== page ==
You see, being a designer is difficult. No really, it just is. It's an actual profession. It takes a lot of education and experience to get any good at it.

    Owning some fonts and page layout software doesn't count for shit, even if you learn how to work it.

    If you aren't a designer, better off getting one to do it for you. A book publisher will be able to provide one. If you look over their catalog and don't like their designs, try another one.

    1. There are many disciplines in which knowing a little bit about it will in fact enable you to do a little bit of it. Joinery is a complex trade with many details, many of which I do not know, and most of which I am pretty bad at. Still, I can make a pretty fair, if plain, bookshelf.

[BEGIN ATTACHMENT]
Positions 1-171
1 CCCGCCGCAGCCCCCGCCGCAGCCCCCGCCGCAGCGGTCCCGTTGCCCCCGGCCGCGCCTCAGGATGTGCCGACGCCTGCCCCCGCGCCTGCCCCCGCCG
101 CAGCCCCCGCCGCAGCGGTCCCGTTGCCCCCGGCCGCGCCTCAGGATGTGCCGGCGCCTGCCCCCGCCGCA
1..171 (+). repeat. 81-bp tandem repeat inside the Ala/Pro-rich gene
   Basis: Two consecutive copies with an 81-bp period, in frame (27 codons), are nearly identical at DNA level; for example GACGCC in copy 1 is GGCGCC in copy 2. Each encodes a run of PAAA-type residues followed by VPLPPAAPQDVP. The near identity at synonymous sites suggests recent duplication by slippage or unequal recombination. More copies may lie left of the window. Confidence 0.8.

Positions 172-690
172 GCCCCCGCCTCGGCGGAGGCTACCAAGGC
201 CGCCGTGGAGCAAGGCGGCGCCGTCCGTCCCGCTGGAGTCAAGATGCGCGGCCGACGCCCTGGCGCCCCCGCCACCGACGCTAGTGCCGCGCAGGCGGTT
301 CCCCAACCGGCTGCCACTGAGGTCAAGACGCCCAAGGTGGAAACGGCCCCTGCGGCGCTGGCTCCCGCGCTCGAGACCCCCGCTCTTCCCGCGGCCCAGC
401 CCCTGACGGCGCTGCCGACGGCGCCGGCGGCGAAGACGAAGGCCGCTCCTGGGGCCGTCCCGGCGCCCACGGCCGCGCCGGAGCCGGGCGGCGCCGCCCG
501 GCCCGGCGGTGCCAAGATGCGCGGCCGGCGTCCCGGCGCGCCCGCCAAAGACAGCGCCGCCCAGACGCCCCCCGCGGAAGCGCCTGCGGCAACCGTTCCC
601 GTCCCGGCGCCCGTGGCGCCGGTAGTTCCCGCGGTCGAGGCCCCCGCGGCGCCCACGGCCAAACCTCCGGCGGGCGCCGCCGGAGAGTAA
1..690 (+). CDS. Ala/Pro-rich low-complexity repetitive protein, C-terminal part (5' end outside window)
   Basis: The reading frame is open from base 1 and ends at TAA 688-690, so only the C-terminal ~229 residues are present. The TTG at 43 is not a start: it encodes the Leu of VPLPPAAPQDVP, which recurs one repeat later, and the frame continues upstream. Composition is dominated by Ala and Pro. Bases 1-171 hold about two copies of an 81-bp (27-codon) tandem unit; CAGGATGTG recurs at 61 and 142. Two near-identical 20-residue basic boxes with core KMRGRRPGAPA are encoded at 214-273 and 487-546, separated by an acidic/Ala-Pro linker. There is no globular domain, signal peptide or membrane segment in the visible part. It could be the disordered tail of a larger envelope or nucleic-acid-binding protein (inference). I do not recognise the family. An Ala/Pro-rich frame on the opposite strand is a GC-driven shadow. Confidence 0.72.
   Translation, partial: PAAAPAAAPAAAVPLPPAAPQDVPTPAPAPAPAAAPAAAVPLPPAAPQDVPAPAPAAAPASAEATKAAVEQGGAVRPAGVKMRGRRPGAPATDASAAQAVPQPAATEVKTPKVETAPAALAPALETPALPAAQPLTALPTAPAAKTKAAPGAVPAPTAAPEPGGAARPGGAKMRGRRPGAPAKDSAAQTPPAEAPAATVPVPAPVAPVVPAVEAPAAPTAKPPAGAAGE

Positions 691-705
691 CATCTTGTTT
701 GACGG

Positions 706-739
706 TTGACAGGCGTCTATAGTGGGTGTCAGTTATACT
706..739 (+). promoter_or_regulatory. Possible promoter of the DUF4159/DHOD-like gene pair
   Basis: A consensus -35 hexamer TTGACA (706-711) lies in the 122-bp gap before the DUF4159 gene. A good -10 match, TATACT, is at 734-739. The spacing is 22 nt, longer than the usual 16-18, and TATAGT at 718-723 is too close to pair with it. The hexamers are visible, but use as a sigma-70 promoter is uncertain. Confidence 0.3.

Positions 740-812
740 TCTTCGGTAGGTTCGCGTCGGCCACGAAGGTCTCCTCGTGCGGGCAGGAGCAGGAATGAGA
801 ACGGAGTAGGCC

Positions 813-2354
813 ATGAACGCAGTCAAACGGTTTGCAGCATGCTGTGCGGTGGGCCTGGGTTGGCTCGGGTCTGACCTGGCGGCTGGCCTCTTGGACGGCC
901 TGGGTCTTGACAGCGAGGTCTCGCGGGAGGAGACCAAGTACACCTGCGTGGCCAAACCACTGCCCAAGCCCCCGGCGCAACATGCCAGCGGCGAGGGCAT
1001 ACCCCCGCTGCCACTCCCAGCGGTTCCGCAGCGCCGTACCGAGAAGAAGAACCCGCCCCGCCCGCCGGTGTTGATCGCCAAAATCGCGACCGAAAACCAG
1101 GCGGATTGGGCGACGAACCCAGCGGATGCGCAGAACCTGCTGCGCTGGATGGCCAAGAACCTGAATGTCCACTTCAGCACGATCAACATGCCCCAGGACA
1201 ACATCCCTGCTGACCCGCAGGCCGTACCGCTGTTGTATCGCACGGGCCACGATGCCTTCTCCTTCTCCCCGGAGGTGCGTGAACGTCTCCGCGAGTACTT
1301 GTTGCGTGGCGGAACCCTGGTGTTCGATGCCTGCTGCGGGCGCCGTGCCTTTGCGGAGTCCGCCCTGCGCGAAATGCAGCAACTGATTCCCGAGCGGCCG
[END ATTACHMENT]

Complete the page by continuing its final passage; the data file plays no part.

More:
More importantly, knowing a little joinery makes me a smarter buyer of furniture. I can tell the difference between a crap desk and a good one, beyond "it's made out of particle board" because I know a little joinery.

      Designers, I swear to god, are convinced that their perfectly learnable discipline, is fucking brain surgery, and nobody should unlock that Pandora's box because all manner of horrors will escape. Just hire a designer, for it is a black art, beyond the ken of man!

      It ain't brain surgery. I am no designer, I know a little of this and that, and I can do a little of this and that. I can make a book, for instance, that doesn't look like shit, as long as I stay inside some pretty narrow confines.